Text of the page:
On Friday, hundreds of angry protesters prevented construction workers from removing all but a tiny piece of the East Side Gallery wall to make way for an access path for a luxury housing project.
Plans called for the removal of a 22-meter (yard) section of the 1.3 kilometer (3/4 mile) stretch of wall, which was painted by artists after the fall of communism and is a popular tourist attraction.
The wall section stood on the eastern side of the elaborate border strip built by East Germany and, when the border was closed, carried none of the graffiti that covered the western side of the wall.
Several thousand demonstrators protested against the construction plans on Sunday.
Work was supposed to resume this week, but Volker Thoms, a spokesman for project investor Maik Uwe Hinkel, said Monday it has been put on hold to allow for further discussions until at least March 18, when a forum that brings authorities together with locals is scheduled to meet.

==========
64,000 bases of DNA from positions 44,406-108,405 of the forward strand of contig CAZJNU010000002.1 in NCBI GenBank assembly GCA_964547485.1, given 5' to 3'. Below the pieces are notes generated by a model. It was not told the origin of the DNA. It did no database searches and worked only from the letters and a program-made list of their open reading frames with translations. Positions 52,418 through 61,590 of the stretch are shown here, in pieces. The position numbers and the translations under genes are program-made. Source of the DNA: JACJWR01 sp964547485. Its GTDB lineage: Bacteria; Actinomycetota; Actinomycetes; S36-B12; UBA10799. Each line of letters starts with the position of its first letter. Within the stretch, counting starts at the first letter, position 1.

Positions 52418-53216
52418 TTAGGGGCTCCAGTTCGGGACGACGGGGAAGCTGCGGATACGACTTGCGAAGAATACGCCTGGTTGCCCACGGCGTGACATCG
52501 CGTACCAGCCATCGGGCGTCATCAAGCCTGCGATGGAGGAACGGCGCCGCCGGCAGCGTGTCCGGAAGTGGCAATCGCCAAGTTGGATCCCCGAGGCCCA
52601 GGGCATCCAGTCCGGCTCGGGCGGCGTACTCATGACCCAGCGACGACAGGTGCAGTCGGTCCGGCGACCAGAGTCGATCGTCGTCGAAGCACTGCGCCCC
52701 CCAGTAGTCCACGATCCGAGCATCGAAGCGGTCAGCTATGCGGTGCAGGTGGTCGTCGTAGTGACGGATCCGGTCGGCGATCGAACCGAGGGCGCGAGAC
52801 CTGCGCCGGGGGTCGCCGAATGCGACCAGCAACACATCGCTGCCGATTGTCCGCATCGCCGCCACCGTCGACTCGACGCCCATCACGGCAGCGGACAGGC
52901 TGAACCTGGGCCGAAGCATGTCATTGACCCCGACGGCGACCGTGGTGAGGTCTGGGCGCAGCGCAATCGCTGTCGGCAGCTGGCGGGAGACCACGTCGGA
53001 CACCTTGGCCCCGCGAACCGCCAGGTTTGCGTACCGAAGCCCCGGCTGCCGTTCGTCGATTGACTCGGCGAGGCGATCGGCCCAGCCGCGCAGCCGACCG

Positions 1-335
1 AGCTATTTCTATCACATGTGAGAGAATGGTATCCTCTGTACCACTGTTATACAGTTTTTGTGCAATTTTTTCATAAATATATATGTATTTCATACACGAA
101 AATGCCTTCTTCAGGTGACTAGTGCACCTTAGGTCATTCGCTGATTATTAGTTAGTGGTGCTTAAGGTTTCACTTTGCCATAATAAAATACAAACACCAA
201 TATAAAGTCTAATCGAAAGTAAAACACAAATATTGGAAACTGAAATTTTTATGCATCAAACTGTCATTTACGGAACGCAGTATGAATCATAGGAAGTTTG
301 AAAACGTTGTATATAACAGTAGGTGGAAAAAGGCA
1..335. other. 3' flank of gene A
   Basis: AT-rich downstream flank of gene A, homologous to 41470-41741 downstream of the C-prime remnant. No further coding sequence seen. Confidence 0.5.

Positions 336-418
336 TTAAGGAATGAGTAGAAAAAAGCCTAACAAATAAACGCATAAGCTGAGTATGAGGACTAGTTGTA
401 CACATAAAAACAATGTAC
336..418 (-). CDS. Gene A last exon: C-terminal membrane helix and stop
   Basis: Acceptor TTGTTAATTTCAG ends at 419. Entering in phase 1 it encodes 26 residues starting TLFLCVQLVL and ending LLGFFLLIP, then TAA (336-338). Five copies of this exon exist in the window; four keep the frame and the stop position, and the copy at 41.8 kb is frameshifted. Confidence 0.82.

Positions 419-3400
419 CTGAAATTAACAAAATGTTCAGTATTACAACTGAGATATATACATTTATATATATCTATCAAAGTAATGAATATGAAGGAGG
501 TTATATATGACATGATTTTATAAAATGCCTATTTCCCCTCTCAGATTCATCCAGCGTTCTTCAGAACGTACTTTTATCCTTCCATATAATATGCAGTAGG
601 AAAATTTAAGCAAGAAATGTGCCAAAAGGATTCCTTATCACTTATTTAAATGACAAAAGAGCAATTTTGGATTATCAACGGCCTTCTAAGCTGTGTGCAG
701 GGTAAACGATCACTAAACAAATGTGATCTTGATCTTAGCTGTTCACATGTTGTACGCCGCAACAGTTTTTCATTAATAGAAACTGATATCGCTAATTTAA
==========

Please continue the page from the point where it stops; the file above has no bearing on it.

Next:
Over the weekend, Hinkel spoke with Berlin Mayor Klaus Wowereit. The mayor publicly stepped into the dispute for the first time on Monday, issuing a statement in which he said the removal of the wall section "does not appear necessary.
Wowereit said that an alternative should be found to the removal, which was authorized at a lower administrative level—by the city district in which the East Side Gallery stands. He said the city government will try to find a solution.